Personal Protective Equipment (PPE) shortages have yielded an opportunity for one Riverside church to share the love of Christ with health care workers and emergency personnel.
During the past three weeks, Sandals Church has converted its in-house manufacturing facility – normally used to make furniture, signage and sermon props among other items – into a PPE production line to help battle the coronavirus pandemic.
Working just 10 at a time to minimize the risk of spreading COVID-19, church volunteers and staff have made more than 13,000 plastic gowns, 9,000 N95 masks and hundreds of plastic face shields. The PPE is packaged with a card that reads, “We’re praying for you! Provided and assembled by your friends from Sandals Church and local community volunteers.”
The work is being conducted in partnership with the California Southern Baptist Convention (CSBC) and Southern Baptist Disaster Relief, as well as local charities The Magnon Foundation and Giverside.
“We love people,” said Ron McCoy, executive director of the Sandals Church Foundation. “We want to be a positive voice in a very hard season. We want to show people God in a very tangible way.”
The PPE has been distributed to about two dozen health care and emergency management organizations, including hospitals, senior care facilities, rehabilitation facilities and police departments. The donations have been well received, McCoy said, because California has experienced PPE shortages and price gouging even when the equipment is available for purchase.
More than 2,500 health care workers statewide have been diagnosed with COVID-19, The Los Angeles Times reported, and nurses at one Santa Monica hospital were placed on administrative leave because they refused to enter patient rooms without N95 masks. To combat shortages, Gov. Gavin Newsome announced earlier this month that California will spend nearly $1 billion to provide 200 million masks per month.
Additionally, a federal task force has noted California as a site where criminals are hoarding medical supplies and selling them at exorbitant markups, according to KGO TV in San Francisco.
Sandals plans to continue its PPE manufacturing as long as the pandemic continues, but church leaders wonder whether resources can keep pace with demand.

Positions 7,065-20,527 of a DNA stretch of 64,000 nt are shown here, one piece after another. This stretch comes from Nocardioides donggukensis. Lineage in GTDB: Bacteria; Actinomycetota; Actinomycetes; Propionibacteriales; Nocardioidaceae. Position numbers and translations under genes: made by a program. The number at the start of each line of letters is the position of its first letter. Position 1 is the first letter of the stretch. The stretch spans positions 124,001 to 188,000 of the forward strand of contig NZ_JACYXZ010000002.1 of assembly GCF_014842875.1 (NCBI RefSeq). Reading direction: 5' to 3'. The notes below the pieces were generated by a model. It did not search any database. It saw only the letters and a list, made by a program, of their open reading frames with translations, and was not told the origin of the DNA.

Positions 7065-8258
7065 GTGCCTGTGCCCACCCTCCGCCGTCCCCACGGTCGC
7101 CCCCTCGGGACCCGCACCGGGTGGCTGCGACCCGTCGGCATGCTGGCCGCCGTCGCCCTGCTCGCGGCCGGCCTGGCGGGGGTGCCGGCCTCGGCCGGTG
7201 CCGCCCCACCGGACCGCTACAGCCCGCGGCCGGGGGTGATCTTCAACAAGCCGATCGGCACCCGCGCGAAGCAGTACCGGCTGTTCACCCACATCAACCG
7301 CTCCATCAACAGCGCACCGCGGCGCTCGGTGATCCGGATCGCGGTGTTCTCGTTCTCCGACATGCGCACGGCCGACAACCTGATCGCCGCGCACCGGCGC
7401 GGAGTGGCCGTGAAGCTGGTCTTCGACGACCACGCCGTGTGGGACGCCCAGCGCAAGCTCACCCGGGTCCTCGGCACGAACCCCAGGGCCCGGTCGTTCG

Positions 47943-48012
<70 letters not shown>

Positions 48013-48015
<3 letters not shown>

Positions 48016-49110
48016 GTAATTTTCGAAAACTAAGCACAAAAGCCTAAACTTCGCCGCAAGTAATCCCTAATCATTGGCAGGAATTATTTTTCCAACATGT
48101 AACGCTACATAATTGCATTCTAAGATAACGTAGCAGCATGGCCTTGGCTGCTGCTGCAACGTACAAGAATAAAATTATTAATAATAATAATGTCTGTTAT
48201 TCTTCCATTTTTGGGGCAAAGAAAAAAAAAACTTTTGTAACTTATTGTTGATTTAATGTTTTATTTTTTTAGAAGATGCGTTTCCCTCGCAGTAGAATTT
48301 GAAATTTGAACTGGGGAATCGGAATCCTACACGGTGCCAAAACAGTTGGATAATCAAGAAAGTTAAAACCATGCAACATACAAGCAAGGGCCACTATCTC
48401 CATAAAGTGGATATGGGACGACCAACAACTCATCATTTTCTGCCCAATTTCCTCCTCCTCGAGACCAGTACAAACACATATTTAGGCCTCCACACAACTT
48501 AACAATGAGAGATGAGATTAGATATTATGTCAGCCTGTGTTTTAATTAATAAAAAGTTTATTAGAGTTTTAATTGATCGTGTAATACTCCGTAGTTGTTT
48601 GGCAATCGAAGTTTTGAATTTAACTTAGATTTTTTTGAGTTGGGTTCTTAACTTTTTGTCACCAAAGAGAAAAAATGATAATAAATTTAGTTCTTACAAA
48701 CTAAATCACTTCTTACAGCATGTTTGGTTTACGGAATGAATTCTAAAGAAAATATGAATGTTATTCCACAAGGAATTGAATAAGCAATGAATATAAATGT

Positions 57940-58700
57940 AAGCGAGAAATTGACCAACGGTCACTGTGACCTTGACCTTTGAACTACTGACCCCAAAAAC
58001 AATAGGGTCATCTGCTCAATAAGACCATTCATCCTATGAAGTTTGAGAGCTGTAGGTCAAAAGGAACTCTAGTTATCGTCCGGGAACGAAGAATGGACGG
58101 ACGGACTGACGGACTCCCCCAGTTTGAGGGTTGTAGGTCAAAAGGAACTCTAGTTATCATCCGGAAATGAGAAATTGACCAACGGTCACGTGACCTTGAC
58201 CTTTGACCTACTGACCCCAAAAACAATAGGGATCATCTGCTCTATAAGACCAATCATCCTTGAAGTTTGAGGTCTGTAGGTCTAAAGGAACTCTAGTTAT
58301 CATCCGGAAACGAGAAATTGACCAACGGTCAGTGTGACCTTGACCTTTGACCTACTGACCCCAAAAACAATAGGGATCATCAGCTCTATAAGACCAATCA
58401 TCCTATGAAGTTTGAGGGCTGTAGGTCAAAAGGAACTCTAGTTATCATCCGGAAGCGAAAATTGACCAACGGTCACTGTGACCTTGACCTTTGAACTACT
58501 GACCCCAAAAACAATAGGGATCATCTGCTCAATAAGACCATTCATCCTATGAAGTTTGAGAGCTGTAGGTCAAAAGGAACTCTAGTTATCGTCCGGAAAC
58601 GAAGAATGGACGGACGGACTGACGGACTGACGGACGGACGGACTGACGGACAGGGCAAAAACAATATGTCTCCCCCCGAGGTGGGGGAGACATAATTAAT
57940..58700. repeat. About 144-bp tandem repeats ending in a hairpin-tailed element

The idea of making PPE was initially suggested by a doctor in the congregation, which averages 14,000 in weekend worship across 11 campuses. Sandals hasn’t solicited requests for PPE, yet they have flowed in at a steady rate.
Manufacturing and packaging occurs in a vacant warehouse near the church’s campus in Riverside, where workers can maintain social distancing. Church staff and volunteers have contributed 10,000 hours of labor thus far in the warehouse. A local aerospace company cuts plastic for the gowns, and Sandals volunteers convert it into the finished product. Fabric and plastic for all the products produced have been prepared by additional volunteers working from their homes.
Sandals’ partnership with the CSBC began when the church contacted state disaster relief director Mike Bivins regarding the possibility of state convention assistance. Through a special circumstance with matching funds from Southern Baptist Disaster Relief, CSBC was able to assist with the initial production run. Partnering with Sandals dovetails with the CSBC’s strategy of empowering churches to respond to some disasters rather than attempting to coordinate all disaster relief on the state convention level.
“A church that has relationships in its community can respond quicker, more uniquely and with less money” than CSBC disaster relief units, Bivins said. “As churches respond to the needs in their community, not only do they get the credit, they are being the hands and feet of Jesus.”
In addition to PPE manufacturing, several California Southern Baptist churches have launched grocery distribution ministries for needy families during the pandemic. Congregations reporting to CSBC have distributed more than 2,700 loads of groceries that each can feed a family of four for a week. Other churches are engaging in similar ministries without formal reporting.
Sandals leaders long for more resources to expand their PPE ministry.
“We’re making as many [pieces of PPE] as we can with the raw materials we can purchase,” McCoy said. “That’s been the constraint.”
(EDITOR’S NOTE – David Roach is a writer in Nashville.)